Metal Gear Rising: Revengeance REVIEW

Metal Gear Rising: Revengeance Review

We can’t actually tell what’s going on here. But we can tell you it’s cool.

Release Date: 22 February 2013
RRP:
£49.99
Format Reviewed:
PS3
Also Available On:
Xbox 360 and PC.
Publisher:
Konami

Every action game needs a hook to set it apart from the crowd and Metal Gear Rising’s unique selling point is a cut above: unrestricted slicing freedom. Cyborg star Raiden (of Metal Gear Solid 2 and 4 fame) carries a sword capable of cleaving through almost everything in the game. Not the environment details at each level’s extremities, sadly, but everything – and most importantly everyone – between them.

Not fond of a tree? Snick! Chop it down with a regular thrust of your blade. Plagued by missile fire from troops standing on a walkway? Shink, shink! Remove the supports and bring the walkway tumbling down. Squeeze L1 first and you can even trigger slow-motion and control the angle of every swipe with the right stick. From bus shelters to helicopters to cyborg ninjas, if your dream is to hack something up into a hundred tiny pieces with a crisscross flourish, you can.

It’s largely new territory for the espionage-focused Metal Gear series, and though there are some stealth sections they’re fairly rudimentary and involve quickly tiptoeing up to an enemy’s back (hiding in cardboard boxes along the way if you want to continue with the series’ tradition) for an instant kill attack. Otherwise Revengeance is concerned only with action porn as it rattles through epic boss battles and set-pieces at a million miles an hour.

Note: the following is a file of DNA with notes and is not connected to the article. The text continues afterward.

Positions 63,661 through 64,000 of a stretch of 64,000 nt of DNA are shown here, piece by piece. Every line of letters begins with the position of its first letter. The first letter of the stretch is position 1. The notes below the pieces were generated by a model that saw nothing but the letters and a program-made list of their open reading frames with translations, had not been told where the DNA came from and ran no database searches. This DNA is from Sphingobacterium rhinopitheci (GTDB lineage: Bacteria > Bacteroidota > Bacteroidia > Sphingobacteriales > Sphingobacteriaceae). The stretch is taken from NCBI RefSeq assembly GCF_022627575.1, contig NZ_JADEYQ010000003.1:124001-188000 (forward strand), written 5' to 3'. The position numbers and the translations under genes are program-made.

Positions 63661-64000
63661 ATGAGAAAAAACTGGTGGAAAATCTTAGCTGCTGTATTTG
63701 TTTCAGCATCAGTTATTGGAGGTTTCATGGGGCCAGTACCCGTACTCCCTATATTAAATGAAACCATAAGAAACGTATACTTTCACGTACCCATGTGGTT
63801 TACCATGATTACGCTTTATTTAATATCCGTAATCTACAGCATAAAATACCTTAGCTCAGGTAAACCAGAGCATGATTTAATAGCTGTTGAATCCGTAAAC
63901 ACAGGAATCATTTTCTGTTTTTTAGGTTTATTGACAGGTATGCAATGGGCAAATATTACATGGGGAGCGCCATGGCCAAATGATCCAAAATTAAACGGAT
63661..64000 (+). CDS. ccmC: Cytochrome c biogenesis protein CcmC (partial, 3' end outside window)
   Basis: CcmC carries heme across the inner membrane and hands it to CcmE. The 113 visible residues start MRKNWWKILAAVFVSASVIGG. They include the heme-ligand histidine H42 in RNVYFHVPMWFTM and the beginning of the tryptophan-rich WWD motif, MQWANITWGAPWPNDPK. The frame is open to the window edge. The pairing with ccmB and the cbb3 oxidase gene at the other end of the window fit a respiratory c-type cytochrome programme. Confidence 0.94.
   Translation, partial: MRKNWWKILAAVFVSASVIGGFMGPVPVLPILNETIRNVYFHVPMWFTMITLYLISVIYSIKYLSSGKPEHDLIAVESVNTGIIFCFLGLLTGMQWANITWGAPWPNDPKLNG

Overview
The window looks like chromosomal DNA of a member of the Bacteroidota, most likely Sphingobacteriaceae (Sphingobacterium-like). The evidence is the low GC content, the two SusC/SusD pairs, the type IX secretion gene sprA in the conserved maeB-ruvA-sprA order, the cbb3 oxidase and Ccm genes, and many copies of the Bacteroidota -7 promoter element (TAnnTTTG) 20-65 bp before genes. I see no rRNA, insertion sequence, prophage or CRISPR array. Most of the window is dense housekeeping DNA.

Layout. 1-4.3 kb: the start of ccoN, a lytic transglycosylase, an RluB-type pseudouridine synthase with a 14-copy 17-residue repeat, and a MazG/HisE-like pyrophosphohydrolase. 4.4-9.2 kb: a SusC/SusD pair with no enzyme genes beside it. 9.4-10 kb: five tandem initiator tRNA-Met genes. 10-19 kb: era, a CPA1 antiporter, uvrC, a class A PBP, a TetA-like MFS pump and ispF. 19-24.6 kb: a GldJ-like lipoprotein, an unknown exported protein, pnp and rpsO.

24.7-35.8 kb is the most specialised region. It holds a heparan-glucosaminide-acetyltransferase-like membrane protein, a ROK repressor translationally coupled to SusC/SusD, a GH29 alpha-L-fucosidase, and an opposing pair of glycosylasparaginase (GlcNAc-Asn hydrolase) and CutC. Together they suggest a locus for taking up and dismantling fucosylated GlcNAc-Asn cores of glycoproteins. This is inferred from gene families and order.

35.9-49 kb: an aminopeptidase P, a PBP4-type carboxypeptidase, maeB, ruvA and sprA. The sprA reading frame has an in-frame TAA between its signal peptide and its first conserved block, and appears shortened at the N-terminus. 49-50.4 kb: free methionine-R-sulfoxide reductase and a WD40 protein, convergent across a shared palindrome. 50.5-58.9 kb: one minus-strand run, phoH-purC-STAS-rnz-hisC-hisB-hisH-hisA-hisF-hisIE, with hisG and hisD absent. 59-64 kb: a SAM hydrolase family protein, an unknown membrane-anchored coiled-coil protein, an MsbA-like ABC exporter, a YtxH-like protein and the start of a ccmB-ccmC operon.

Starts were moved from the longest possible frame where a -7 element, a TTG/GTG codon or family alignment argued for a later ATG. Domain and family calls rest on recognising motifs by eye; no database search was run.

Without its cutting system Metal Gear Rising would be an ordinary and painfully short (minus cut-scenes our first completion took little over four hours) action game with Metal Gear trappings. Product of Bayonetta developers PlatinumGames though it may be, the actual scrapping boils down to very basic combos and parries and is plagued by one of the worst cameras since the PS2 days .

But the aforementioned cutting system makes Rising’s offering special regardless. Precision slicing lets you expose the repair units lodged inside your cyborg enemies’ spines and rip them out for a mid-battle health injection – a fist-pumping punctuation point in any fight. It’s also useful for hacking off certain body parts for research materials, or for chopping up projectiles before they can flatten your face into the concrete. And it’s these little moments that’ll linger in the memory long after the frustrations about its brevity and pantomime villains have faded.

Matthew Pellett

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